I was listening to Craig Groeschel at the North American Christian Convention in Kansas City and was struck by something he said:

In your church, you must pursue continual discomfort.Craig Groeschel

There was a sharp intake of breaths across the room when he said that. I suspect his words will be quoted in blogs like this one, and perhaps whispered furtively in a few staff meetings, but few church leaders are likely to have the guts to implement it.

Change brings discomfort, but many of us are careful to balance the occasional change with seasons of respite¬†from change. The notion of keeping the hornet’s nest stirred up continually is an unpleasant prospect.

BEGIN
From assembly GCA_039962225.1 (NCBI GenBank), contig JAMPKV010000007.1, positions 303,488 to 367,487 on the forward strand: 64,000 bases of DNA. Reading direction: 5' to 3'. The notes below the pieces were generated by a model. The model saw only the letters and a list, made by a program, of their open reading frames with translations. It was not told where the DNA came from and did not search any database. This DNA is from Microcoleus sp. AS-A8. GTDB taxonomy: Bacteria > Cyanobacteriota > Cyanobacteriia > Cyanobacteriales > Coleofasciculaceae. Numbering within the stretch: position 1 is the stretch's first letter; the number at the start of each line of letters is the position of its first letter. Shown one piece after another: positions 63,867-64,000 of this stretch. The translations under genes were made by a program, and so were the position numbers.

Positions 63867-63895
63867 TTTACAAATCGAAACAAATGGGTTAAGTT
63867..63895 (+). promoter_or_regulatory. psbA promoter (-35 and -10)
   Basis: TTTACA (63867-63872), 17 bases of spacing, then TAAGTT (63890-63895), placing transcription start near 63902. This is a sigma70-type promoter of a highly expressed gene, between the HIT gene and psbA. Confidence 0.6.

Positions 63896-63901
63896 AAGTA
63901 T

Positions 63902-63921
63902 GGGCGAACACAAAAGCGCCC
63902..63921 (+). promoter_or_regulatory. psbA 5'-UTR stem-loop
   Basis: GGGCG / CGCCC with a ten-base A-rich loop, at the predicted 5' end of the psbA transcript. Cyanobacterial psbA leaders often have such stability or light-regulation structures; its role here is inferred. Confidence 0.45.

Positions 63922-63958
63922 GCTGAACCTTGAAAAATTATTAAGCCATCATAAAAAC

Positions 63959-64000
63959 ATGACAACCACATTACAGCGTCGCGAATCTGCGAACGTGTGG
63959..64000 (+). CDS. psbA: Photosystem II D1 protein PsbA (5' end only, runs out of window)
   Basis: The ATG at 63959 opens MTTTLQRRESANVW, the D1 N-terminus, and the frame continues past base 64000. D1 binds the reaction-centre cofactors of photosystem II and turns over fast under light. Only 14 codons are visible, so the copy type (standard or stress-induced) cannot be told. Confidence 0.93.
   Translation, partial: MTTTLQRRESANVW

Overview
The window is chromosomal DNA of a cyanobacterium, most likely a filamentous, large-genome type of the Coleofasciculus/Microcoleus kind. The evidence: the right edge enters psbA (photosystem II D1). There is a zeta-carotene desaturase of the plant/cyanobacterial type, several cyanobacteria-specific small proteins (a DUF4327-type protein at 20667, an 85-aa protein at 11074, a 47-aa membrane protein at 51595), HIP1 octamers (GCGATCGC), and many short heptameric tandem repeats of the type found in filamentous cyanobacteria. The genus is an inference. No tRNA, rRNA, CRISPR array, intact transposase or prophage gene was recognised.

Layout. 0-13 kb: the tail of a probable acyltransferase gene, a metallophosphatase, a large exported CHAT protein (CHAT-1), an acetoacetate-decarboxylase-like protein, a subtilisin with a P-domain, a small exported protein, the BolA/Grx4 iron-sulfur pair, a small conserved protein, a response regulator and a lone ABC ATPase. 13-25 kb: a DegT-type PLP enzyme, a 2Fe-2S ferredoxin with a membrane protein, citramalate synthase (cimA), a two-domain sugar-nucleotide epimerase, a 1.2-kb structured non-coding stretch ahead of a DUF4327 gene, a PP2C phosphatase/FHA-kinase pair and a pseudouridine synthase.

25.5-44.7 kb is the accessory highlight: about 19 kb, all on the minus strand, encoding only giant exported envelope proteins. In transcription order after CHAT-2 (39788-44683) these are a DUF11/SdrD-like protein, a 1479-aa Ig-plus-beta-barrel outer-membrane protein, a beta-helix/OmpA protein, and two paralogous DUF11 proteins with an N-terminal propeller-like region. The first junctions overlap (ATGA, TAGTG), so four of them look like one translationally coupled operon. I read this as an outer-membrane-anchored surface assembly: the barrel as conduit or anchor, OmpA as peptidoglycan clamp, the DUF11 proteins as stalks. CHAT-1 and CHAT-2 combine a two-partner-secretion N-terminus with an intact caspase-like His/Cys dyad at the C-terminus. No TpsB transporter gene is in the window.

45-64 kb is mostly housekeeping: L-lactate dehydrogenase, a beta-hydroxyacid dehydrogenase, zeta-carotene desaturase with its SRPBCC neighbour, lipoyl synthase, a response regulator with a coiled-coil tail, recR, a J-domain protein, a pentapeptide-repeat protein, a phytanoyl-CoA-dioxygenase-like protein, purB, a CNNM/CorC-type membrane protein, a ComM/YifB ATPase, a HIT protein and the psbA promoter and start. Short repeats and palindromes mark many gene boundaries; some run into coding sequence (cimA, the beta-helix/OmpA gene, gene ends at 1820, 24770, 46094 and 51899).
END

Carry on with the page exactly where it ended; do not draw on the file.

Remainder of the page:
I remember being a young adult in the church and was just ideal enough to actually believe that the Baby Boomer generation was going to embrace change … perpetually. I was sure we’d remember why so many of our friends left the church over the worship wars. But as a consultant and a pastor, I can tell you I’m sorely disappointed with my generation. We have become as inflexible in weathering discomfort for the sake of the gospel as our parents and grandparents were. In the words of a rather raucous song, “I’m my own grandpa.”¬†

Pursue continual discomfort. Focus on reaching the culture. Keep the changes coming. Be content to be discontent. Sacrifice for Jesus’ sake. Do whatever it takes to deliver the life-changing gospel to those who have no use for the church. And if you can’t embrace continual discomfort, then learn to be content in a church that will die. Probably soon.